Being urged to the ‘front lines’ of the herd by the leader develops confidence and courage in these horses. They become the eyes of the herd, the first to encounter danger and new experiences. In this way, nature designs leadership to be cultivated throughout the herd in preparation for succession, encouraging less confident horses to become more self-assured, so that when the lead horse passes on or retires, the next leader has been mentored to be confident.

Do you lead from behind, creating leaders? Or you do lead in the front, creating followers? This is a question I ask myself every day. And it’s a question for many contexts – family, coaching, relationships, professionally with clients, inside most endeavors. What does leading from behind look like in the human context? I confess I’m still learning, but here are some of the qualities I’ve gleaned by watching those who inspire me that way (human and horse):

Curiosity – they are ‘learners’ instead of ‘knowers’. Instead of having all the right answers, they are curious about what they can learn. They also provoke others to come up with solutions rather than offer solutions themselves. They are also curious about the people around them—who are they? What inspires them? What is happening in their world? They ask really good questions.

Listening – they spend a lot less time talking and a lot more time listening. This is related to the ‘knower’ vs. ‘learner’ concept above. Our culture seems to reward knowing it all. But real mastery comes from the openness of wanting to learn more. To learn, one has to listen.

Confidence – you can only see what you are. If you are critical with yourself, you’ll be critical of others. If you see your strengths and gifts, you’ll see it in others. Like the quote at the beginning of this article implies, you can only see beauty when you are beautiful. Leaders who lead from behind know their own gifts and strengths, which naturally allows them to see those attributes in others.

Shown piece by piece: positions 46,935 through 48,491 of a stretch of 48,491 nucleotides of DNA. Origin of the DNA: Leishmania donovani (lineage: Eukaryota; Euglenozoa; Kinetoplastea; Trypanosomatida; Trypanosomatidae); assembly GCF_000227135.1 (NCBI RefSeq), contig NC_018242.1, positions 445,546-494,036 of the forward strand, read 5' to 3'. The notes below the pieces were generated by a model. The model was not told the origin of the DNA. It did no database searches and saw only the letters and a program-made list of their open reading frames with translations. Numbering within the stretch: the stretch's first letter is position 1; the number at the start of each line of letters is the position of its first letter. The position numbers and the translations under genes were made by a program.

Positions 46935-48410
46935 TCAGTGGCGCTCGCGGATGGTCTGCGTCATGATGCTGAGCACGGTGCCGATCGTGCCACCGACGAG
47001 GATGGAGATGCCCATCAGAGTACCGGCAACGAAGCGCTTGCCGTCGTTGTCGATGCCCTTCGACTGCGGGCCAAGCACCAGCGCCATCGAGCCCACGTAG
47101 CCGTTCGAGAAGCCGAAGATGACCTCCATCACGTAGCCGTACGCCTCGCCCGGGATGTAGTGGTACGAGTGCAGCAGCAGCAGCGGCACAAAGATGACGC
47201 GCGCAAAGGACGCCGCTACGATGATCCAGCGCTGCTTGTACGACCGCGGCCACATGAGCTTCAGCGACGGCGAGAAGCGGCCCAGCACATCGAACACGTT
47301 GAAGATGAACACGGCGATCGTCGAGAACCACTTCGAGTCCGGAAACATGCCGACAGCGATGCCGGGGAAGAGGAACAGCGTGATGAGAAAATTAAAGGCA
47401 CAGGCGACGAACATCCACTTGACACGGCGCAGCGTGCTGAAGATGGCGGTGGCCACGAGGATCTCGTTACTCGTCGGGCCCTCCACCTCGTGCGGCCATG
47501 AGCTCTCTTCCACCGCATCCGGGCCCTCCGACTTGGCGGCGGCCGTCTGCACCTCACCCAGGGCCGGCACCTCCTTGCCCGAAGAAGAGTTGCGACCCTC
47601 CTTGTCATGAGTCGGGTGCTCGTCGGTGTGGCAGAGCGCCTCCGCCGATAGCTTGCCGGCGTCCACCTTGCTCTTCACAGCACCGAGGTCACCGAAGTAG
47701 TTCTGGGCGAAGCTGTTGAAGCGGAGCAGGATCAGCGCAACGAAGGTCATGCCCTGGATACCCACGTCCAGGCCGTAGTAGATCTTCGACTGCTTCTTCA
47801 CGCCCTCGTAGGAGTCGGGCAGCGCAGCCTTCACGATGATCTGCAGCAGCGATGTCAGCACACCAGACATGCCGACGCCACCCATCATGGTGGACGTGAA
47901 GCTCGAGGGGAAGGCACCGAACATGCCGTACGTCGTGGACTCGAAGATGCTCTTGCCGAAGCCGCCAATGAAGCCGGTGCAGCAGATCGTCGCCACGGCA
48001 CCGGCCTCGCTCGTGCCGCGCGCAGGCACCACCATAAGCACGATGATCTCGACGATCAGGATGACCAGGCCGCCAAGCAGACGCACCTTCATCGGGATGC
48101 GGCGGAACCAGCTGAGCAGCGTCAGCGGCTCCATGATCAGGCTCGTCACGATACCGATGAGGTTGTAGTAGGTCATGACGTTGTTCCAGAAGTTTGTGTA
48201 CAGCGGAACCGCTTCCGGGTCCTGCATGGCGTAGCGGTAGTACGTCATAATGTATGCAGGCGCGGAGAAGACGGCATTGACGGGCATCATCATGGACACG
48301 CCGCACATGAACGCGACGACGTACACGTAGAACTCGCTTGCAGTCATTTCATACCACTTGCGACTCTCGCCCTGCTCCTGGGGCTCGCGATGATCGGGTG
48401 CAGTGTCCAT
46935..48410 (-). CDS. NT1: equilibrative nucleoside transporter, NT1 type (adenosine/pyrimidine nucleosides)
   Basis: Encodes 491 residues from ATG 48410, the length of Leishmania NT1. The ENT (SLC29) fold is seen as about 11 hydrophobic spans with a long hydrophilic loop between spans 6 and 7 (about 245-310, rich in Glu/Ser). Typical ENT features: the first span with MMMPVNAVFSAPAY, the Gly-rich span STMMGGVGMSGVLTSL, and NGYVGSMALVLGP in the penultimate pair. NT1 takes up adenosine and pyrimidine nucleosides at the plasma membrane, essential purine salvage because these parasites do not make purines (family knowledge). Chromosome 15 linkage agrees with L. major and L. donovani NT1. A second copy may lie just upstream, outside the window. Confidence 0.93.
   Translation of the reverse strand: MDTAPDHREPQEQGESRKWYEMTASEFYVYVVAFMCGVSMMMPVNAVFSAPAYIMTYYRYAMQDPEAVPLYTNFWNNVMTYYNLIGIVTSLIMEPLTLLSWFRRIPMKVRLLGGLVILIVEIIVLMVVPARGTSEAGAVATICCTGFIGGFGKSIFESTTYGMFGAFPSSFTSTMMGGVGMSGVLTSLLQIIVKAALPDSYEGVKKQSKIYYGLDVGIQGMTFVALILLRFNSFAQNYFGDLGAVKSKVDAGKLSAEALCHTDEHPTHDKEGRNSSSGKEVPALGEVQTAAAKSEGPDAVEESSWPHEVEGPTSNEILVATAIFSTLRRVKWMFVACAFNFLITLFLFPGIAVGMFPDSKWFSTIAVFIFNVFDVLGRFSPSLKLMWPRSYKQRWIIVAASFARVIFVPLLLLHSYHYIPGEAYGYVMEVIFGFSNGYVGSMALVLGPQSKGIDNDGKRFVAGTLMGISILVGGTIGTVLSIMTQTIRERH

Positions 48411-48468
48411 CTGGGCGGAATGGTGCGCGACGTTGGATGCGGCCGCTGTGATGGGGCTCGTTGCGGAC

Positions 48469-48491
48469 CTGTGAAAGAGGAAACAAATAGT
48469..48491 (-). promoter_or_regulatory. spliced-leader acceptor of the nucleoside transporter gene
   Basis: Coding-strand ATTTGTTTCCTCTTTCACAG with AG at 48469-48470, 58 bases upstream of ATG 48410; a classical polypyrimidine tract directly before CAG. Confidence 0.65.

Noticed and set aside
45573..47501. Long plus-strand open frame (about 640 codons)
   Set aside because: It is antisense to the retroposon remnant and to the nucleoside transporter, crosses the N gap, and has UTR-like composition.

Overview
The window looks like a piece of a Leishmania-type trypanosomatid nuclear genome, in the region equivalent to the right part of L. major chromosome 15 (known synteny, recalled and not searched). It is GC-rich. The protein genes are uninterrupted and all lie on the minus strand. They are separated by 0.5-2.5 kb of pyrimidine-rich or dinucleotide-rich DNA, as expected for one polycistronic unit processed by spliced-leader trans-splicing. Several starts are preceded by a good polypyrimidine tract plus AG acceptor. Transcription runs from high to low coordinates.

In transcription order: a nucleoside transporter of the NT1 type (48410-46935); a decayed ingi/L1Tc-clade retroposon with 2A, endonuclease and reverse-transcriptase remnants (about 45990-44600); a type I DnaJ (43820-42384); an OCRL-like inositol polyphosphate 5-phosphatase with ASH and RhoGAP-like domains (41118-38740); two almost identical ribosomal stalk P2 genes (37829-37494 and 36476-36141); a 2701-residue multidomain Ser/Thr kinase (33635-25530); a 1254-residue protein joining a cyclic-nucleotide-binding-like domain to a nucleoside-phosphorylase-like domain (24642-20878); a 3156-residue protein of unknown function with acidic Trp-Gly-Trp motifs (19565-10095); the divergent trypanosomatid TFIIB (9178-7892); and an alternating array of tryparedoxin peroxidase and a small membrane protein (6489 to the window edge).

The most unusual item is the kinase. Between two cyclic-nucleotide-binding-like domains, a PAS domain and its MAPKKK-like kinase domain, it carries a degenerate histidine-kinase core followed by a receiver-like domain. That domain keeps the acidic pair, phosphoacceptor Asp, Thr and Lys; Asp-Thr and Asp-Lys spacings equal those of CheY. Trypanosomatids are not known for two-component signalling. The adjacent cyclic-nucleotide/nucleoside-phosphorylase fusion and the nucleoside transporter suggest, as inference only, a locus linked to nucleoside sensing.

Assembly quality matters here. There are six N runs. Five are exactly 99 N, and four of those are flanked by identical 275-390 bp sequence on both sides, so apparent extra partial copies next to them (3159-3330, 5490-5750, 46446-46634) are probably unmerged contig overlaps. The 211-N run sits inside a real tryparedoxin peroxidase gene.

Humility – they are open to being wrong, having more to learn, and respectful of others. Confidence and humility are not polarities—they are complimentary.

Trust – these folks trust themselves, they trust others (and therefore only surround themselves with those they can trust), and trust something larger (the universe, the divine, grace, the infinite, God…whatever you want to call it).

They are not the most interesting person in the room – Our friend, colleague and author Rich Litvin says, ‘If you are the most interesting person in the room, you are in the wrong room.’ Great leaders surround themselves with amazing people, and create conditions for learning from and being inspired by those around them.

Kind, calm and clear – they have a grounded firmness about them that is a blend of these three elements. I’m differentiating between niceness and kindness here too. Kindness can tell hard truths, set boundaries, and make difficult decisions that clearly cut away what no longer belongs. There is a graciousness about their manner.

Their feet move the least – when observing a herd, you’ll notice the leader is the one who moves the least, conserving energy for the really important stuff. New leaders or managers will often micromanage, rescue, or run alongside their team in an attempt to lead them properly. All this does is exhaust the leader and undermine their team.

Delight – being positioned behind frees these people up to see the big picture, and how everyone is contributing. This brings a natural state of appreciation for what is being accomplished. From here, shout outs are easy. They celebrate the wins often.

Modeling – it’s not what they say, it’s how they ‘be’.

And there’s so much more. But this is a start. Are there people in your life who lead from behind? Who are they and how have they influenced you? How can you lead from behind in your world? Where might you get in the way of something awesome by putting yourself out front (or worse, on the sidelines or not even in the game). You have more power and greatness than you might realize, all it takes is just a little shift in position to see and be it.

Kelly Wendorf is an executive coach, spiritual mentor, facilitator, horse-woman, writer, poet, mother of two astonishing people, and courageous life explorer.
To inquire about coaching, spiritual mentoring or private retreats with Kelly, email her.